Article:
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450,000 Businesses Shut Down in Italy; Constitutional Crisis in Spain
Townhall.com ^ | November 26, 2012 | Mike Shedlock

Posted on 11/26/2012 6:32:01 PM PST by Kaslin

Here are a couple of interesting economic links from Italy courtesy of reader Andrea. The translations from Italian are a bit choppy, but the gist of the articles is easily understandable.

Non-Performing Loans Jump 15.3%, Write-Downs 21.6%

From Thompson Financial News: Non-Performing Loans Jump 15.3%

Non-performing loans amounted to approximately 117.6 billion, 1.8 billion more 'than in August and 15.6 billion in more' than in September 2011, marking an annual increase of 15.3%.

With regard to loans net of write-downs at the end of September totaled 67.2 billion, about 1.5 billion more 'than a month before and almost 12 billion more' than in September 2011, with an annual increase of 21.6%.


450,000 Businesses Shut Down in Italy in Three Years

La Stampa reports 450,000 Businesses Shut Down in Italy in Three Years.

In just three years, from 2010 to 2012, about 450,000 companies closed with a loss of over 300,000 jobs, while the Italians caught up in terms of wear [usurious loans] increased to 600,000.

These are the data provided by Sos enterprise-Confesercenti usury-day. In particular, wear Italian capital Rome and Naples are confirmed.

It is "wear submerged, chameleon, now violent now` hit and run 'which marks a difference between the demands of incredible help and legal reality." [Bankruptcy looms]

The President of Confesercenti Marco Venturi pointed out that "the rest of the bank lending to businesses fell by 6%, rising instead both protests, particularly in the South, both failures, especially in Lombardy and the north-east. Do not forget that over the years has formed an army of 5 million people who for various reasons - bad payers, protested - is effectively excluded from the banking system and therefore must satisfy all its needs for cash."

The fact that more businesses shut down than jobs lost in those businesses says that many of the businesses are shell corporations. However, the implied stress is very real.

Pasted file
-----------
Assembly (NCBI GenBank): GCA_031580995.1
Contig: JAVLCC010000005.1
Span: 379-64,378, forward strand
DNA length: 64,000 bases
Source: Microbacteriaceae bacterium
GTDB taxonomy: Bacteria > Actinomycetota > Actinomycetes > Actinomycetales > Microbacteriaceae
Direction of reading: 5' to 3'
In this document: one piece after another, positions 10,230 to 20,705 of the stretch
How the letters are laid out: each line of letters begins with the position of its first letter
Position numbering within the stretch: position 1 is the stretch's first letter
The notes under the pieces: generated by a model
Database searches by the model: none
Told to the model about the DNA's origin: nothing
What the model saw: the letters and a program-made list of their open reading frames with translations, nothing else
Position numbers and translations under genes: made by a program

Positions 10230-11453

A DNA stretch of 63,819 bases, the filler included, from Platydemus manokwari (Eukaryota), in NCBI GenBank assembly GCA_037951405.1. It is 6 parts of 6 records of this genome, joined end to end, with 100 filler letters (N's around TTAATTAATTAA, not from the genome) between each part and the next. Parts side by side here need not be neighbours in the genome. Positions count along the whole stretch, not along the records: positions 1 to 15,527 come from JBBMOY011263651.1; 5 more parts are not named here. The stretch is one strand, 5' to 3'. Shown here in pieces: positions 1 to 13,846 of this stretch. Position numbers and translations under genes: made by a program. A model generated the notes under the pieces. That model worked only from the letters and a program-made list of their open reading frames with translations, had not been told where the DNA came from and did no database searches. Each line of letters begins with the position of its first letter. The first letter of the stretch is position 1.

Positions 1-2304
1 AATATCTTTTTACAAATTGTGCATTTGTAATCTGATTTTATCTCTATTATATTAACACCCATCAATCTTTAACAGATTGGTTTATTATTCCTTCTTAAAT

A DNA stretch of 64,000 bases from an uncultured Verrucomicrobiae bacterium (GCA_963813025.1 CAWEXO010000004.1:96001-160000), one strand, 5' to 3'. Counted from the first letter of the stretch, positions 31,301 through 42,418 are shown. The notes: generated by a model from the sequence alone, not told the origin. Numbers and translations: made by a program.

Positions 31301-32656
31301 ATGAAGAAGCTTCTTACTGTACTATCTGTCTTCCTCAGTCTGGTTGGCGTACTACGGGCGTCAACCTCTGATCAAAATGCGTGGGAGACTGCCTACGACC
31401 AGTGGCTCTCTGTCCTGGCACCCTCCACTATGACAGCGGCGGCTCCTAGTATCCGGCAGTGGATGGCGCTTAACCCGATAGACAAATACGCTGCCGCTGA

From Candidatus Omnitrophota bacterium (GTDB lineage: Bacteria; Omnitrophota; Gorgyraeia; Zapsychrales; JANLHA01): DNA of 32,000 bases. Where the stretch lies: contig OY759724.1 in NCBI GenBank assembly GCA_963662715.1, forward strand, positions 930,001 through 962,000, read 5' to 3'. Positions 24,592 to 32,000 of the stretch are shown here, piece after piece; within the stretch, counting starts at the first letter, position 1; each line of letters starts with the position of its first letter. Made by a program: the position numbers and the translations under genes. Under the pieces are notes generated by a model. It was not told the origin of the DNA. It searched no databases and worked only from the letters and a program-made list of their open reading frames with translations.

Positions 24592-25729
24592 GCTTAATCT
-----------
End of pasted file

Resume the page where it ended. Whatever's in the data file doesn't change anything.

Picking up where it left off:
For more from Andrea regarding Italian bankruptcies, please see Reader Comments on Italy's Insane Labor Rules
 

Constitutional Crisis in Spain; Pro-Referendum Parties Win 87 of 135 Seats

Spain takes a giant step towards a full-blown constitutional crisis as Catalans overwhelmingly elect candidates promising a break-up vote.

Catalonia has delivered a sweeping mandate to political parties pledging to hold a referendum on independence in elections that place the northern Spanish region on a collision course with Madrid.

In a vote billed as “the most decisive elections in the history of Catalonia” by Artur Mas, the region’s president, pro-referendum parties won 87 of the Catalan parliament’s 135 seats.

Following weeks of intense debate about Catalonia’s future relationship with Spain, turnout was 69.5 per cent, the highest for a Catalan regional election in nearly 30 years.

The vote comes amid pressure from various regions around Europe for more independence, including proposals for a referendum on the issue in Scotland in 2014.

Spain’s central government has said any move to push ahead with a referendum on independence for Catalonia, which has an economy the size of Portugal’s and makes up about a fifth of Spanish output, would be illegal and against the Spanish constitution.

Catalonia has built up a debt pile of €42bn, the largest of all of Spain’s 17 regions, and is currently locked out of international capital markets. Earlier this year the region was forced to request an emergency €5bn credit line from Spain’s central government to avoid defaulting on payments.
Messy Politics

The ruling (Center-Right) Convergència i Unió party which favors a referenced actually lost 12 seats in the election, from 62 to 50. However, it lost those seats to more radical pro-independence groups.

Artur Mas, leader of Convergència promised a referendum but will have to align with even more radical groups to produce one according to CNN.

Artur Mas, president of the region's parliament, promised a referendum on independence for one of Spain's most important regions if he won re-election.

But after the election, Mas has a more difficult task because his center-right Convergence and Union coalition lost 12 of its 62 seats, a strong setback for a party that was hoping to gain a simple majority in the 135-seat legislative body.

The Catalan Republican Left party was the big winner in the elections, winning 21 seats, according to the Catalonia elections web site, which reported 98% of the votes had been counted.

The Catalan Republican Left party also backs independence, and the two parties could form a majority in parliament on the independence issue.

They, however, differ on most other issues, especially economic policy.

Voters in Catalonia, the most powerful economically of Spain's 17 regions, heeded the call that these would be historic elections, even if independence wasn't on the ballot Sunday. They voted during a deep economic crisis in the eurozone countries, especially in Spain and in Catalonia. Voter turnout was the highest in 24 years for Catalan elections, officials said.